Review: Lidl's "United Office" 6-language pocket translator
So a few weeks ago, Lidl's weekly specials in my area were "office supplies". As a somewhat obsessive language learner, an electronic dictionary for 7 quid was something not to be missed.
Of course, I knew it would be rubbish.
And of course, I was right.
The first thing I noticed when I opened it up was the quick reference guide under the lid. This I recognised from a pocket dictionary that someone had in my high school. And it's been a good 15 years since I moved on from that place, so I knew straight off that we were looking at first generation technology. This technology appears to have been widely licensed as a "white label" system from a Far Eastern company, and I've seen a couple of devices with different physical layouts, but obviously the same underlying tech.
Well, the first function that any electronic dictionary needs to have is the dictionary itself, so we'll look at that first.
As might be expected from its 13-character, single-line screen, this "pocket translator" certainly isn't a translator, and even the term "dictionary" is stretching things a little. It's more of a "glossary" than anything else.
The dictionary contains no explanations whatsoever, just a series of one-to-one mappings of equivalent words across languages. It's as though it were a single big table of 6 languages by however many words.
But some words don't map cleanly down to one translation, so while there's one "affirm" in English, there's three entries for "affirmer" in French: "affirmer (1)", "affirmer (2)", "affirmer (3)". Affirmer (2) gives us the English "assert", and "affirmer (3) gives us the English "aver", a word that even I would have trouble understanding and I'm pretty good at English, what with speaking it my entire life...!
Well that "aver" is in there for a reason, suggesting that the equivalent German, Spanish, Italian or Dutch must be of some use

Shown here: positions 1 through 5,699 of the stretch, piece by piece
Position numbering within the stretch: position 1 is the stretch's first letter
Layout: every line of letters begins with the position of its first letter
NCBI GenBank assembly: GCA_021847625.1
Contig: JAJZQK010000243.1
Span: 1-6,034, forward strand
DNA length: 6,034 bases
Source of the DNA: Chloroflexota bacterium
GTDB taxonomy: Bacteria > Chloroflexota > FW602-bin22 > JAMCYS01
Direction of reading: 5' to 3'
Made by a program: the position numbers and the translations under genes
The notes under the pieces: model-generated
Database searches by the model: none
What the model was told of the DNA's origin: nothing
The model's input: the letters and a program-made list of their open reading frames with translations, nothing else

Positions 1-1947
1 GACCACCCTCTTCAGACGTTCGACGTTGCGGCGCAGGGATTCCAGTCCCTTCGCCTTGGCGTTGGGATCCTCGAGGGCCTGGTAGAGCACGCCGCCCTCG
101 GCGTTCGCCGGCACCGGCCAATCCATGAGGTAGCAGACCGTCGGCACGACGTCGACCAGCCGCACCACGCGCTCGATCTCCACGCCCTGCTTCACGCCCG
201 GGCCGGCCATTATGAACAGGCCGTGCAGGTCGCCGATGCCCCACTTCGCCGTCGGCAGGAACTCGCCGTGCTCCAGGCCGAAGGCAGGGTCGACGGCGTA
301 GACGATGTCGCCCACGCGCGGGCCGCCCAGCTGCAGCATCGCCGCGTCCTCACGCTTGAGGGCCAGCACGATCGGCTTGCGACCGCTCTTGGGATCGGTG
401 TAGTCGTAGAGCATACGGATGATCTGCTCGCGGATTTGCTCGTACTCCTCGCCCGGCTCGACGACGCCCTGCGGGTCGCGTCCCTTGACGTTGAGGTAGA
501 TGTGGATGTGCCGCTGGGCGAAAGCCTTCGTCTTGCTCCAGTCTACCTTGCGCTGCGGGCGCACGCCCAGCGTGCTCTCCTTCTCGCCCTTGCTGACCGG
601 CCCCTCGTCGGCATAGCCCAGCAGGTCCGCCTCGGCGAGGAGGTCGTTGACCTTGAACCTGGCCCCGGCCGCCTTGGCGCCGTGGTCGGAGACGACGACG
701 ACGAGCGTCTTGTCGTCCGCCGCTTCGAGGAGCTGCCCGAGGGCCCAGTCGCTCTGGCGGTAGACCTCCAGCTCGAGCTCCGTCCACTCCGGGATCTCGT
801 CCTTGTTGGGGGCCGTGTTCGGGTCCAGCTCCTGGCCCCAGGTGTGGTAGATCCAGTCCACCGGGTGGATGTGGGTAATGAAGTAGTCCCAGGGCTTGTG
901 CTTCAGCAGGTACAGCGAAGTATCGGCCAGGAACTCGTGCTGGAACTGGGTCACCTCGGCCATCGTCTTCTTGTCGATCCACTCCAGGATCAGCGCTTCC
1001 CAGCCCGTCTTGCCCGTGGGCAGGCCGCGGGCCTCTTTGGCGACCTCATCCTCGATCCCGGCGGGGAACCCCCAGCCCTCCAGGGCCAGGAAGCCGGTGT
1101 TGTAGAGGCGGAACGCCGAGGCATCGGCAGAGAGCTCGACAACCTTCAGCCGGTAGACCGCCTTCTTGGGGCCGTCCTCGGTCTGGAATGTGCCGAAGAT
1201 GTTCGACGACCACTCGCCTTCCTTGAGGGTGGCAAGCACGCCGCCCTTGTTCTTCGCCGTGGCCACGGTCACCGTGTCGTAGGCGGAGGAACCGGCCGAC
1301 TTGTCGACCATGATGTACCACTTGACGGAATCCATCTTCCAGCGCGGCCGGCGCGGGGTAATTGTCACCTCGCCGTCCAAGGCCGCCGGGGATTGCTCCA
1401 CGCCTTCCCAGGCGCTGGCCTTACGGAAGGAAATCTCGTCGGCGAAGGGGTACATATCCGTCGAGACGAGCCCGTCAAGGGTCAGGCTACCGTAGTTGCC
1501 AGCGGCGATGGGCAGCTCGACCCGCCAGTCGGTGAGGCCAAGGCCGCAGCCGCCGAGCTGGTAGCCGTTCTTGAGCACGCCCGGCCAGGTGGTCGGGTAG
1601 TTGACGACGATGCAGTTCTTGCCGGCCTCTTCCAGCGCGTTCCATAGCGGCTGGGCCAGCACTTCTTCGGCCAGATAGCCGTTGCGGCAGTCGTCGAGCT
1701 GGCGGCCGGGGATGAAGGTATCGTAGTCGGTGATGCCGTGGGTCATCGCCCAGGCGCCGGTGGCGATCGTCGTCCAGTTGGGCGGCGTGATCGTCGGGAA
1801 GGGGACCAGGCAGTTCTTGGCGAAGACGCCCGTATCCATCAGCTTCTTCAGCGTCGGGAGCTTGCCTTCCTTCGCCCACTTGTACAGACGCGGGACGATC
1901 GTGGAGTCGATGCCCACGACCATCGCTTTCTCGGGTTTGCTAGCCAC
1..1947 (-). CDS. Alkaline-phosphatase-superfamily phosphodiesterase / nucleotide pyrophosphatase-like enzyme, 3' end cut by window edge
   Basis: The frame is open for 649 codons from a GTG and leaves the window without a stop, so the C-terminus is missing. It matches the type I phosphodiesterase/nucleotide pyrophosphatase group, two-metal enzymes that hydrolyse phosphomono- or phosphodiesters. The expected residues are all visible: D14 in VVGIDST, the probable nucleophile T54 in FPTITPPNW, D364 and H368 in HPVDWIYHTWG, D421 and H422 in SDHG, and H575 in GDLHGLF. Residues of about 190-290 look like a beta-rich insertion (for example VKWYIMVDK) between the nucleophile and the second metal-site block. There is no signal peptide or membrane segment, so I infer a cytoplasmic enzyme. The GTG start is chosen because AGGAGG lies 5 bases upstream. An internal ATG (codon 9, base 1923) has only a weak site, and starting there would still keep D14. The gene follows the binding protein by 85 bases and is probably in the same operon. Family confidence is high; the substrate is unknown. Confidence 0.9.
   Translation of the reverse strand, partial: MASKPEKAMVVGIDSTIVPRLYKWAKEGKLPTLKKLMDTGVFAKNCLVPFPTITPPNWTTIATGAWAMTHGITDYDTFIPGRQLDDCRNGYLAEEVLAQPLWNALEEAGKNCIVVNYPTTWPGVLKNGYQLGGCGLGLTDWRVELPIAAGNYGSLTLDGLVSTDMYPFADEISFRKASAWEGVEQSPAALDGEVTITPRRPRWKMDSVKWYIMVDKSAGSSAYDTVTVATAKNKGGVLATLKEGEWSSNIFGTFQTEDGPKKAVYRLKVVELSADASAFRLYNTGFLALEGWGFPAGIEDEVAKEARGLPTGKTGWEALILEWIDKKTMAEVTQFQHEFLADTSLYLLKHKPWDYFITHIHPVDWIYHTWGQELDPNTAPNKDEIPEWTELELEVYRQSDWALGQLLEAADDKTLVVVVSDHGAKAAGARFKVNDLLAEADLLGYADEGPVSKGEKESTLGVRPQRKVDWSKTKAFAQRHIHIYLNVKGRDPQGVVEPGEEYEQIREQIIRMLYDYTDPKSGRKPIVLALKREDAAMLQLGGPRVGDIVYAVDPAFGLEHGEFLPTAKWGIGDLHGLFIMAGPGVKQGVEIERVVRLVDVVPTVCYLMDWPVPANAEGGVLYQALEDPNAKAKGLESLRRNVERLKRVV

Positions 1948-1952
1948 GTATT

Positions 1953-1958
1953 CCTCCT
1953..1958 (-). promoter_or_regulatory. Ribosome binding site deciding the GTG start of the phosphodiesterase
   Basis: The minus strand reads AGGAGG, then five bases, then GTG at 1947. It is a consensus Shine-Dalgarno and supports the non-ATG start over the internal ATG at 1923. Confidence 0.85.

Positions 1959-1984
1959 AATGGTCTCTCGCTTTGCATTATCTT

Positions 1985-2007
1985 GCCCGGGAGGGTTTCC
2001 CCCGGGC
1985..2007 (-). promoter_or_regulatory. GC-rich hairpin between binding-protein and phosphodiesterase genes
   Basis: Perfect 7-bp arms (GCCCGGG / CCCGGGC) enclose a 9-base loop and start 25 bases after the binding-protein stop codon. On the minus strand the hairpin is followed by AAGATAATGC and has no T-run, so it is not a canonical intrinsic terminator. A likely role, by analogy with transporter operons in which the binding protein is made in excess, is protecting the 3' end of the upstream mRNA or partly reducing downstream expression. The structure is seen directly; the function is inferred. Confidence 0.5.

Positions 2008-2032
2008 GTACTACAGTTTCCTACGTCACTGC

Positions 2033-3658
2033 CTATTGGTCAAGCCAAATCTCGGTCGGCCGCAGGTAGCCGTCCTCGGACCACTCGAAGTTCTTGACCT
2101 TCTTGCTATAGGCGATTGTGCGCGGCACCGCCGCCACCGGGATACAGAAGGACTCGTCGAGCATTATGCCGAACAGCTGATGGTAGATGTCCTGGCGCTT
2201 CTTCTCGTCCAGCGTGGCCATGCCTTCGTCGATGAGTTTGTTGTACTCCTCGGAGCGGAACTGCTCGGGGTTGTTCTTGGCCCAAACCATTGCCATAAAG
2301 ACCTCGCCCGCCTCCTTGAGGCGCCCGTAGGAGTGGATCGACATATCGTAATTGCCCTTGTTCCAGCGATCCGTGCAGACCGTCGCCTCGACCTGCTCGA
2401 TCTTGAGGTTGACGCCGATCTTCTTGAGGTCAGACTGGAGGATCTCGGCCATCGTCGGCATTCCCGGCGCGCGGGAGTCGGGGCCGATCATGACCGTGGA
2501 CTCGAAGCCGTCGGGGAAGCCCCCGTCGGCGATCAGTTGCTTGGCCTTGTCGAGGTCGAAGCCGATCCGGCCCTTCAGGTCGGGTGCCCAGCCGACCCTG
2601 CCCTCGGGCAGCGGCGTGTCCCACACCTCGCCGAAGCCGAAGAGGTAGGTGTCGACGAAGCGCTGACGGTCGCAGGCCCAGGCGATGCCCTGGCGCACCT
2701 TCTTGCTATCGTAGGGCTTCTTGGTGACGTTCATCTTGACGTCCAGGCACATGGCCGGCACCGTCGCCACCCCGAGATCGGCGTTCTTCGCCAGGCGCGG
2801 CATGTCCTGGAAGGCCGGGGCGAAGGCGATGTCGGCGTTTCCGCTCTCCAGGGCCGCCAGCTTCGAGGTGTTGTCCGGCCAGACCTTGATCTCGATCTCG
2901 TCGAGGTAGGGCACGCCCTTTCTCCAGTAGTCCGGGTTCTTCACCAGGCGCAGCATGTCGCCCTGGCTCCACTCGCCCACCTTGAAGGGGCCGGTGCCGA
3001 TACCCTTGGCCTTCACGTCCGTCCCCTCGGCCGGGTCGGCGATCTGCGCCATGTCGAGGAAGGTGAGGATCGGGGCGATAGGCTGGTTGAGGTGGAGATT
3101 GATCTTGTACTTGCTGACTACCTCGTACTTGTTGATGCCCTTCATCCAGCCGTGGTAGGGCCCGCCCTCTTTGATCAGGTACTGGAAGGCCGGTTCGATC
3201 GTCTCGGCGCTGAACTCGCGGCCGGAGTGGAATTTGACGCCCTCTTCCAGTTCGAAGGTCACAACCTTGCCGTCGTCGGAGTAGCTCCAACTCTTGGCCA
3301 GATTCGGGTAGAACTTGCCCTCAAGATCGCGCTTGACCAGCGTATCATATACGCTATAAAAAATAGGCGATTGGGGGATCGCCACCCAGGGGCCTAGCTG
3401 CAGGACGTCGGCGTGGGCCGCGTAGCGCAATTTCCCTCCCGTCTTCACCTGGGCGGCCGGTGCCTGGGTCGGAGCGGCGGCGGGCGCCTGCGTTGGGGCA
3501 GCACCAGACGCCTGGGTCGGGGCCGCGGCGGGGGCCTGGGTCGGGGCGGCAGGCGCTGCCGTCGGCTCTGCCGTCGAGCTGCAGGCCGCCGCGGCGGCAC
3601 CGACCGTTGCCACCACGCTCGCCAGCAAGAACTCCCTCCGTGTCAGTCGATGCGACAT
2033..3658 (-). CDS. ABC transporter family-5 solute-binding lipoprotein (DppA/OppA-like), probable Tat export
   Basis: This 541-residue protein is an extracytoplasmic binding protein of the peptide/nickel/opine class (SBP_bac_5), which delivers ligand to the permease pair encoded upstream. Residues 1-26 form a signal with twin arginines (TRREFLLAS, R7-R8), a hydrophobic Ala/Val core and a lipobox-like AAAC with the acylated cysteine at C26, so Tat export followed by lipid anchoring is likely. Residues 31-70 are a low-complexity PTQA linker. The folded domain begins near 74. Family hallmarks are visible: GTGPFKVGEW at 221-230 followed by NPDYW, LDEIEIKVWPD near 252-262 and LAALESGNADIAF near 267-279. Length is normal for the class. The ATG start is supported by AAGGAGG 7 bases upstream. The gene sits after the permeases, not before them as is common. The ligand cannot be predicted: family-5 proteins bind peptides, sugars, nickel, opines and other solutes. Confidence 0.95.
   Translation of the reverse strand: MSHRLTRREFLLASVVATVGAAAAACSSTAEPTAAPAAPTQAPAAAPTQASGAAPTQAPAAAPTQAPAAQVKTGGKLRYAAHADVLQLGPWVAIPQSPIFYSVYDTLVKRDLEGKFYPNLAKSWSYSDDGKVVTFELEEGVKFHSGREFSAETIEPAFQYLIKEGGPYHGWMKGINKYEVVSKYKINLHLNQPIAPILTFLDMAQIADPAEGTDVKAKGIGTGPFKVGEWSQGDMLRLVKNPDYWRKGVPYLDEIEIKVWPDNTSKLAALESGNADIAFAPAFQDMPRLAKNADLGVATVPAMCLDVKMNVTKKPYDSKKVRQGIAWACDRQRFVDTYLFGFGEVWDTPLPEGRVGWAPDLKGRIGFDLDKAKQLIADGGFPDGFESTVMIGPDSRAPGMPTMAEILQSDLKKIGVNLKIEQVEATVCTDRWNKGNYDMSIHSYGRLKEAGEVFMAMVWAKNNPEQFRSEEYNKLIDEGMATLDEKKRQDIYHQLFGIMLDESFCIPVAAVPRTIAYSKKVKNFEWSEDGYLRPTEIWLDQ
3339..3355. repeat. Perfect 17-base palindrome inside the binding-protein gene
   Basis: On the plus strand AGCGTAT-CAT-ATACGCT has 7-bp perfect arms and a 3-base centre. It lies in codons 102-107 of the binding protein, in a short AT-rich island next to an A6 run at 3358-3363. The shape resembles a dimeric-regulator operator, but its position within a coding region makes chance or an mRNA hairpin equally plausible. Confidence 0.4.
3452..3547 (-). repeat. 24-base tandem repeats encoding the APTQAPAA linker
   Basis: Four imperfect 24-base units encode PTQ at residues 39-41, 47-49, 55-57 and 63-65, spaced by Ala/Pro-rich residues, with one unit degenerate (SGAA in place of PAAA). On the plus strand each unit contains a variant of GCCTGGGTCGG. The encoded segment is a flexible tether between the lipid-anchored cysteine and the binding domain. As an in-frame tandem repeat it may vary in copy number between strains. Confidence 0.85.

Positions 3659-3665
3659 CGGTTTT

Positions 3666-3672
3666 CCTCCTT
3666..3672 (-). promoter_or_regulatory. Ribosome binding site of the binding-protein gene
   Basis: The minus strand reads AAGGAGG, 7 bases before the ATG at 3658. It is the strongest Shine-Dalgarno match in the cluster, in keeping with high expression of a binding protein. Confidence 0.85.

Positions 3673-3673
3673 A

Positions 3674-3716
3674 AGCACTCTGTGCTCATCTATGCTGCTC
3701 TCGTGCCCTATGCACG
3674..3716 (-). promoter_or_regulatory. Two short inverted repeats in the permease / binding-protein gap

And therein lies the problem. If there is a meaningful distinction in one language, that distinction becomes part of the table, and the dictionary compilers had to find something to fill the row for every language. In a dictionary where you know the native language of the reader, it is accepted to give out the odd rare word or two in the reader's language as it won't be misleading. But when you don't know, the end result may be that the reader learns to speak in a way that is not well understood by natives of his target language.
The phrasebook functionality follows the same table-based style. It has the usual stuff -- good morning, how are you, where is ...?
However, there's no way to search it other than to start at the start and run down the list.
So the content's OK, but the delivery stinks.
I like Hangman, but if you're not going to give me any clues, I'm left in the dark. A 5-letter French word? There's quite a few of those...
The Anagrams are a bit better, but the whole things too random for me to bother attempting to use.
The numbers are all over the "QWERTY" line of text, with the operators on the line below. It wouldn't have been difficult to mimic the layout of a standard calculator by splitting the numbers across rows. That would have made the calculator much more easy to use for anyone with a calculator already.
It's rubbish. But then again, I knew that and I bought it anyway, because it's cheap rubbish. It's smaller and lighter than a single Langenscheidt "Universal" dictionary (the truly pocket-sized dictionaries from Langenscheidt), so at £7 I can hardly complain. I'll probably take it round Europe several times, and I'll probably never use it. In that sense, it's a bit like the warning triangle in the back of the car -- it's a just-in-case thing. For that, it'll do.
Still haven't used it. I wonder if I'll actually need it before the battery goes flat. (CR2032, non-rechargeable.)
I hadn't used it and I was moving out of a flat. I figured I'd never ever use it, so I binned it.
By the time I need anything like that, I'll probably have got myself a smartphone or something anyway.